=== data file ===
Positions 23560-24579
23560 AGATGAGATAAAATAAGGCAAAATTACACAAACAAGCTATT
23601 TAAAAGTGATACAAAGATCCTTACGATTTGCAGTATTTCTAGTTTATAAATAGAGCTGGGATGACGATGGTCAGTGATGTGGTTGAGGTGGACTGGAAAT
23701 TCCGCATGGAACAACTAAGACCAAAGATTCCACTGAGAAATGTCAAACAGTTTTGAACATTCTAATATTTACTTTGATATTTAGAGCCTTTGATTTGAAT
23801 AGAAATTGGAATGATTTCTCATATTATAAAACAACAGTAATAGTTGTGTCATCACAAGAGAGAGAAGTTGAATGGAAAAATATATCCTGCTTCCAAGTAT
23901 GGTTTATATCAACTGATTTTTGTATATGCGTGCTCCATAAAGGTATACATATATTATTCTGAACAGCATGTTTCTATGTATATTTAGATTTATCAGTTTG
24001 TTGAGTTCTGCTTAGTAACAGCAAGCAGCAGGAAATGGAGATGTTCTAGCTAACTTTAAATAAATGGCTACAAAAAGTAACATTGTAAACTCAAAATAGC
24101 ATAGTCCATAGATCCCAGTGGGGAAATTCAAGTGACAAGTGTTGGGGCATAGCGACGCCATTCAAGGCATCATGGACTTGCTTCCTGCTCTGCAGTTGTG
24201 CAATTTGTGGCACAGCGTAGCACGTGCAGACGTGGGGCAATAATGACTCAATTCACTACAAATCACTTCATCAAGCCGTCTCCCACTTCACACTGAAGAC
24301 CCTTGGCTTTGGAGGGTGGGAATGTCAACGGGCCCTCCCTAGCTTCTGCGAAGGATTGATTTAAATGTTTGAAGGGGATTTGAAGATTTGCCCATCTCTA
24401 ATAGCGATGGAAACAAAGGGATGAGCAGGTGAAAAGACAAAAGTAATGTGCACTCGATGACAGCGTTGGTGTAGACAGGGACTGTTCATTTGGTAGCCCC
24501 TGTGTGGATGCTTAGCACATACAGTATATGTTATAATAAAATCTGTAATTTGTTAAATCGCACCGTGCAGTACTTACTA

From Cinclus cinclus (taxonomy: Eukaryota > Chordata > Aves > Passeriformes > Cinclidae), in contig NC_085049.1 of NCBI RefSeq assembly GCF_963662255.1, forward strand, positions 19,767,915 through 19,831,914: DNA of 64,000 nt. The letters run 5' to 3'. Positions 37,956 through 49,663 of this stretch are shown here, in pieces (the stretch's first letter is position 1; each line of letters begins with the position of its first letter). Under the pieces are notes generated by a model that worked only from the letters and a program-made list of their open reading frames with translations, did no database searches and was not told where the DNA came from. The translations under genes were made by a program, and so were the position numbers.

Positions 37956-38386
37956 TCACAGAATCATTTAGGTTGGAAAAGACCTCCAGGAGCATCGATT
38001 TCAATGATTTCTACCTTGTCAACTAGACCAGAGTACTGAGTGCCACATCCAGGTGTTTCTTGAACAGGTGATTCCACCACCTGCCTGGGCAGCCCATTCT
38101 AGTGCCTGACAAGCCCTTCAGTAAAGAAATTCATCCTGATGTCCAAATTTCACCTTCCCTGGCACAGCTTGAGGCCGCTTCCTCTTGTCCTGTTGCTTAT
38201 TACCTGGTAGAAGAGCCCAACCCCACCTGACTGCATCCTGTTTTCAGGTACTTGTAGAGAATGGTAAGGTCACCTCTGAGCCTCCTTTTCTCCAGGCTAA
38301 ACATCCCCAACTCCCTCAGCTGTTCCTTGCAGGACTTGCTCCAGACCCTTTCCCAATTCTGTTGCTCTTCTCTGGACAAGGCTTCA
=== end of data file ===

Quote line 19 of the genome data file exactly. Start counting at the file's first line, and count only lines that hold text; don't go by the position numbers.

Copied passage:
38301 ACATCCCCAACTCCCTCAGCTGTTCCTTGCAGGACTTGCTCCAGACCCTTTCCCAATTCTGTTGCTCTTCTCTGGACAAGGCTTCA